The department blacklisted Beirut-based Atlas Holding and its affiliates as "Specially Designated Global Terrorists," therefore, the targeted individuals' and companies' assets in the U.S. territory are frozen and prohibits U.S. nationals from doing business with them.
"Hezbollah profits from the sale of goods vital to the Lebanese peoples’ health and economies, such as pharmaceuticals and gasoline," Treasury Secretary Steven Mnuchin said in a statement.
"The Trump administration stands with the Lebanese people, and we are committed to exposing and holding accountable Hezbollah's terror-funding business schemes."
The sanctions come as a part of the Trump administration plans to apply maximum pressure campaign against Iran at a time when Lebanon's Central Bank is struggling to stabilize the country's currency amid widespread anger at the government's corruption and mismanagement.
Hezbollah's leader, Hassan Nasrallah, previously this year had called for boycotting U.S. products in response to sanctions. "Economically, they are trying to subdue the entire world through sanctions," he said.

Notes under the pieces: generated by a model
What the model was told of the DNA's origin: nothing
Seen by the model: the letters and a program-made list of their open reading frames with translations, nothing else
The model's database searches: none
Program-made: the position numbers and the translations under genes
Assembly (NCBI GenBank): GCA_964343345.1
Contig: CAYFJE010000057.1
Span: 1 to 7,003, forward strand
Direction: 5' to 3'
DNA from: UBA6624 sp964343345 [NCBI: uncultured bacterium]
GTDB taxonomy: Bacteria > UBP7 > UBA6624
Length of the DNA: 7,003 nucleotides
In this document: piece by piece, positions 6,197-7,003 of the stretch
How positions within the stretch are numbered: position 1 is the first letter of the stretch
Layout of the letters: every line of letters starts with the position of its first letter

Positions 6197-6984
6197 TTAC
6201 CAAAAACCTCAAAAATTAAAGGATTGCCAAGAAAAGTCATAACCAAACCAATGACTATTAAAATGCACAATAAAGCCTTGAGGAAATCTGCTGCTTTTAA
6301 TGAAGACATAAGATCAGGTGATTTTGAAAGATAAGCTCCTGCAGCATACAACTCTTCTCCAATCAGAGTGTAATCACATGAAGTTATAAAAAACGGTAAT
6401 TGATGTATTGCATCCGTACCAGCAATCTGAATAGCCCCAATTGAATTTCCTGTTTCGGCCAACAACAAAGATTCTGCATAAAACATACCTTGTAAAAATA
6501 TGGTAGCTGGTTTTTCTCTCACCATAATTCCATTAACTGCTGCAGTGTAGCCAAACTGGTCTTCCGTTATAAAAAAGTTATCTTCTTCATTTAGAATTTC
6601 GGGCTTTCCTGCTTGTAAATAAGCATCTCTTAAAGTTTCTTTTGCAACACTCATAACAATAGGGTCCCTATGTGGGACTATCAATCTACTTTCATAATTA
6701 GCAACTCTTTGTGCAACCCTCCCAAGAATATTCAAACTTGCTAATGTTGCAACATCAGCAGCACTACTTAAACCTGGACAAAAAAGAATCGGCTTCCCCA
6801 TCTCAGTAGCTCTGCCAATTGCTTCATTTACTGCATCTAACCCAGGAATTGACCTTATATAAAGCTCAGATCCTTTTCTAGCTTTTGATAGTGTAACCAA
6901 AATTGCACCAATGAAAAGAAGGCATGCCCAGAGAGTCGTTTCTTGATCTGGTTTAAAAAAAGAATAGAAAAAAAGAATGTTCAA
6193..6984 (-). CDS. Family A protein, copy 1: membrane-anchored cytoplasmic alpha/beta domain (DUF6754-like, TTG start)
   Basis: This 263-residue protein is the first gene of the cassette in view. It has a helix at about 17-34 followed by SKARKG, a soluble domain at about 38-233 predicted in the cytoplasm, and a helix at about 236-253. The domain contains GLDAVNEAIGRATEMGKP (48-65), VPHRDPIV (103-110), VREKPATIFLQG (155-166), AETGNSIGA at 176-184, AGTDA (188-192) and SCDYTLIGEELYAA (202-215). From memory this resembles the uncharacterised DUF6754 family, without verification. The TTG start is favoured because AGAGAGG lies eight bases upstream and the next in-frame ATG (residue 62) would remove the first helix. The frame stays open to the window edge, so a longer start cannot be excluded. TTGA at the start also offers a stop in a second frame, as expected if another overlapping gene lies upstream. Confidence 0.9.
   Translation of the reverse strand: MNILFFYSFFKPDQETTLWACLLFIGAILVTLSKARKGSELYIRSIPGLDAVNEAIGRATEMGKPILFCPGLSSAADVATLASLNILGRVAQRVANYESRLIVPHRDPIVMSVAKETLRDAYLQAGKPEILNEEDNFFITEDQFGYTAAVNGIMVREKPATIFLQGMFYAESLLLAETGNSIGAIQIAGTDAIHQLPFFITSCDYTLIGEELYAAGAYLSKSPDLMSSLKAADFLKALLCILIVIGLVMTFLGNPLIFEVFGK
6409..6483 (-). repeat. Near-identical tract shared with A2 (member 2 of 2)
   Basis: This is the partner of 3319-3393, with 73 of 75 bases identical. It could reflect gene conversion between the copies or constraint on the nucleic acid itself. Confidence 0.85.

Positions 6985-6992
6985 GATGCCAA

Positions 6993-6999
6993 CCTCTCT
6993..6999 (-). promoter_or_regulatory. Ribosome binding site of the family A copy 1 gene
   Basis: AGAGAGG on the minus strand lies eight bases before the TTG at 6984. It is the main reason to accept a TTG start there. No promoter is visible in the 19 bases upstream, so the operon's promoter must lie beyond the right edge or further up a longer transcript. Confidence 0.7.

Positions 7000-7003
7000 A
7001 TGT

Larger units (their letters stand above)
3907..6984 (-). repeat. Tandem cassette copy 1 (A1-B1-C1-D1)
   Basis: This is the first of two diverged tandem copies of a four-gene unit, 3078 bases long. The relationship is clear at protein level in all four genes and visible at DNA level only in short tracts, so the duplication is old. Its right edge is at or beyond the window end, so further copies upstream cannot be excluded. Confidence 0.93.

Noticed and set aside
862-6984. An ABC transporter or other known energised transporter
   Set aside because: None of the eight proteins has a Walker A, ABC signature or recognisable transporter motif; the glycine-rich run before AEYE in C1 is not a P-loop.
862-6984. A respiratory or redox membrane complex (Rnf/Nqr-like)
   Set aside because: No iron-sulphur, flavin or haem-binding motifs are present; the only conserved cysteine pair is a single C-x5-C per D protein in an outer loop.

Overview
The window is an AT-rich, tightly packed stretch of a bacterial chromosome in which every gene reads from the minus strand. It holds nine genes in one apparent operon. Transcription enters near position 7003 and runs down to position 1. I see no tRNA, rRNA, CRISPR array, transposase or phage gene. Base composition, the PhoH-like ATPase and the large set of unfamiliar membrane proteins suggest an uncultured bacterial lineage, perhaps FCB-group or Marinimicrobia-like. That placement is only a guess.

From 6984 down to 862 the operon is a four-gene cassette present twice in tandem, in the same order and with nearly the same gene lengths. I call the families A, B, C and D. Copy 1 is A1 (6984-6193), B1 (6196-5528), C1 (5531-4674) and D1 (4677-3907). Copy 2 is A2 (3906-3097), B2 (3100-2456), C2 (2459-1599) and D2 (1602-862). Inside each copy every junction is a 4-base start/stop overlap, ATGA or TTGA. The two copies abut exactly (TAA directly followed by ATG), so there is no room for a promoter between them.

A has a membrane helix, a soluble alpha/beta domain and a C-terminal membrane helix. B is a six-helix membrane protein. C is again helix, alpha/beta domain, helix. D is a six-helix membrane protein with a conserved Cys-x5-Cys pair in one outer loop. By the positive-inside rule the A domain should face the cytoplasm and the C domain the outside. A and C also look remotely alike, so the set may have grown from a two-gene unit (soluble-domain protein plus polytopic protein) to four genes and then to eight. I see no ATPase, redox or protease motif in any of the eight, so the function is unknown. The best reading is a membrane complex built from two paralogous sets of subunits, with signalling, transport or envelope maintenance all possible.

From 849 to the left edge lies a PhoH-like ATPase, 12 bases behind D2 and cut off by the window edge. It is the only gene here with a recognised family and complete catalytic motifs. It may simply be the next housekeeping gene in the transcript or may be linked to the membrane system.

The sanctions will also affect Kassem Mohamad Ali Bazzi, Jawad Nur-al-Din and Sheikh Yusuf Aasi, whom the Treasury accused of being senior officials at Atlas Holding and the Martyrs Foundation.
Aasi was identified last year by a Hezbollah-linked magazine as a senior aide to the general secretary of the Martyrs Foundation, which allocates monthly allowances to the families of Hezbollah fighters killed, captured or wounded in battle, Common Dreams reported.
The U.S. Treasury said Nur-al-Din is the leader of the foundation. According to Lebanese media reports, he also serves on Hezbollah's shura council - the group's governing body. Bazzi was identified in the US statement as the CEO of Atlas Holding.